The minutes from the May 14-15 meeting of the Washington State Board of Education note the board members’ decision to send the governor a supportive letter about the CCS initiative, but the agenda for that meeting didn’t mention their intent to discuss it. Therefore, the public wouldn’t have known.

I asked the SBE executive assistant to tell me which came first – the governor’s decision or the SBE’s May 20 letter. She would say only that the letter was “in support of” the governor’s decision. She eventually referred me and my questions to the governor and OSPI’s public disclosure officer (PDO).

Office of Superintendent of Public Instruction:
OSPI’s PDO, a polite and helpful person, says OSPI will provide me with pertinent documents a month from now, during the last half of August. My questions were referred to Superintendent Randy Dorn. I haven’t heard from him, but on July 14, I was notified that Deputy Superintendent Alan Burke would respond in 7-14 days.

National Governors Association Center for Best Practices:
Council of Chief State School Officers:
Achieve, Inc.:
I sent emails to these three organizations July 11 and July 20. The NGA and the CCSSO haven’t responded. After the July 20 email, Achieve referred me to the CCSSO.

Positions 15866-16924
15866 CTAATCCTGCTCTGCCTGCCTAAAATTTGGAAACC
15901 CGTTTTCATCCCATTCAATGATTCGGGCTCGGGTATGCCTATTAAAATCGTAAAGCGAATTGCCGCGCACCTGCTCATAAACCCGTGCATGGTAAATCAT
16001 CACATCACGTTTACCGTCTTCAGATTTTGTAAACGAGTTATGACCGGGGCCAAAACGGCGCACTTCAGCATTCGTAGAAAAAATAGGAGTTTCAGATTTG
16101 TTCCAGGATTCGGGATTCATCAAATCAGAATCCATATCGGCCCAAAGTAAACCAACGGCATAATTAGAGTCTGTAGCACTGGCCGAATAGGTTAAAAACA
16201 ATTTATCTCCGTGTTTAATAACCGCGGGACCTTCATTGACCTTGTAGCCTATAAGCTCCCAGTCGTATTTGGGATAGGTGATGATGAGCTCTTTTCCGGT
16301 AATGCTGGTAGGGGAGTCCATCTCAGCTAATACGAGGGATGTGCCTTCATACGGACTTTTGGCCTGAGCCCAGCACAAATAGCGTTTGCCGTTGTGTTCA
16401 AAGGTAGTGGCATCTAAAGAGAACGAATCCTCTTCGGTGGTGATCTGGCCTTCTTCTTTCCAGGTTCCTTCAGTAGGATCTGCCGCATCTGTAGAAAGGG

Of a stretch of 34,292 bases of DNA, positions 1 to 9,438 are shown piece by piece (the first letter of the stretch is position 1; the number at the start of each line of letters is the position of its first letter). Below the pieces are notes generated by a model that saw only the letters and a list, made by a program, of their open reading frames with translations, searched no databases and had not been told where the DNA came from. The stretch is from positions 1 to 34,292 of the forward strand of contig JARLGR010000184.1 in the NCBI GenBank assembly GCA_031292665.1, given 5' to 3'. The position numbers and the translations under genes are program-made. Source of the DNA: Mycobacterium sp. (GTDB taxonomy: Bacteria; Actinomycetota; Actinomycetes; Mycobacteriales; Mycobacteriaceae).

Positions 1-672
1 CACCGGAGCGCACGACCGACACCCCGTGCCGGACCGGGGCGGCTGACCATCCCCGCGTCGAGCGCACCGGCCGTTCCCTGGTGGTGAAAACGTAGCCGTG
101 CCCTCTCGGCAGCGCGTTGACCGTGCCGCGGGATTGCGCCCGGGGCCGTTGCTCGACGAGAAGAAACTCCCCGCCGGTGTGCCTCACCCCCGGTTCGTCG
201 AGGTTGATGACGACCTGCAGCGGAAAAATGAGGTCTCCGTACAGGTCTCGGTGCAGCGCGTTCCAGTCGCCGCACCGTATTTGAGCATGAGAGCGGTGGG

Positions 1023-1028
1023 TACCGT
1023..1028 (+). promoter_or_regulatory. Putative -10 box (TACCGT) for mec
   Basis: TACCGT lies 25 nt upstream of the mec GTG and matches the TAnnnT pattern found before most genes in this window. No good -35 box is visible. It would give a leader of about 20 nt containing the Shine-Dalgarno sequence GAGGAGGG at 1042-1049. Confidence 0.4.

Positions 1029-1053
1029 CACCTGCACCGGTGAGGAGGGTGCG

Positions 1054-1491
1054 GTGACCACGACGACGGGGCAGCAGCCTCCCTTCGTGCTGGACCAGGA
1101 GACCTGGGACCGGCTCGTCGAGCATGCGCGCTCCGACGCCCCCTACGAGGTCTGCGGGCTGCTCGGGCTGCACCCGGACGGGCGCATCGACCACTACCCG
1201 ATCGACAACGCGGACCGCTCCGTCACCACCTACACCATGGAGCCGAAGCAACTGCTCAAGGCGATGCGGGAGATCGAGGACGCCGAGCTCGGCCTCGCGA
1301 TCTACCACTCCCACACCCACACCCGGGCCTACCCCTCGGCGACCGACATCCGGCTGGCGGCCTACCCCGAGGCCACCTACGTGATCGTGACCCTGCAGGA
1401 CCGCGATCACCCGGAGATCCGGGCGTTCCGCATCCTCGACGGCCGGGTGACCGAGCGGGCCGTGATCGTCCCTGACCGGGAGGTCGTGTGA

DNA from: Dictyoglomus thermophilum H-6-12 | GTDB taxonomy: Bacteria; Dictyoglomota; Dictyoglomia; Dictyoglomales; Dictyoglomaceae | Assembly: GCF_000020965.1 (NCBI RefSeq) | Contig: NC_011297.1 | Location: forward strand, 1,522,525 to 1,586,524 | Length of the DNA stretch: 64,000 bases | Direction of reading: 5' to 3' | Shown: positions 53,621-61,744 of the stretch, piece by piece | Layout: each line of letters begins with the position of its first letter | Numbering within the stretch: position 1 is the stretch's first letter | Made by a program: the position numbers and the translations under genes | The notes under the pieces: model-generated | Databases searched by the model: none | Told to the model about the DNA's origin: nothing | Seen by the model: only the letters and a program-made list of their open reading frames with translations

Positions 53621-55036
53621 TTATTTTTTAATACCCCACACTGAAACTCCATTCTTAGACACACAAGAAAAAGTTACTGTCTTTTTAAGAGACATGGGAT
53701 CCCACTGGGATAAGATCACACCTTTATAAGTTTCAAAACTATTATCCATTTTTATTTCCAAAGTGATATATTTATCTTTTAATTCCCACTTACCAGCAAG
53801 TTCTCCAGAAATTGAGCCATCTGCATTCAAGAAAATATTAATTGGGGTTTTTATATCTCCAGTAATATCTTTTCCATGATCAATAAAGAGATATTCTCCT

To recap:

The DoE refused my questions. I persisted until someone agreed to answer them.
The governor’s office sent me documents but hasn’t answered my questions.
The SBE sent me documents, then referred my questions elsewhere.
OSPI will send me documents late in August, but has yet to answer questions.
The NGA and CCSSO haven’t acknowledged my existence, much less answered questions.
Achieve, Inc. declined to answer questions, referring me elsewhere.
Welcome to your new paradigm, folks. Parents are not the “stakeholders” that matter to these bureaucrats. They behave as if we don’t know anything and have nothing to contribute. They seem to think we should sit down, shut up and stop bothering the true professionals. We are not supposed to take notice of their obvious disregard for inconvenient laws and policies.
This message is coming through loud and clear, and I reject it completely.

The questions I’m asking are reasonable and not difficult. The tactics illustrated thus far allow a deeply flawed process to move forward until it appears to have enough momentum where it can’t be stopped. But it can be stopped if we speak up, ask the hard questions, refuse to be diverted, stand tall in defense of the Constitution and the laws and policies of the land, demand that government agencies stay in their proper lane, fight for our children’s education, and refuse to give the government an open checkbook for poorly defined programs.

Yes, we can.

Please note: The information in this post is copyrighted. The proper citation is:
Rogers, L. (July, 2009). "Federal control expands despite the rules." Retrieved (date) from the Betrayed Web site:

This article was published July 28, 2009, at at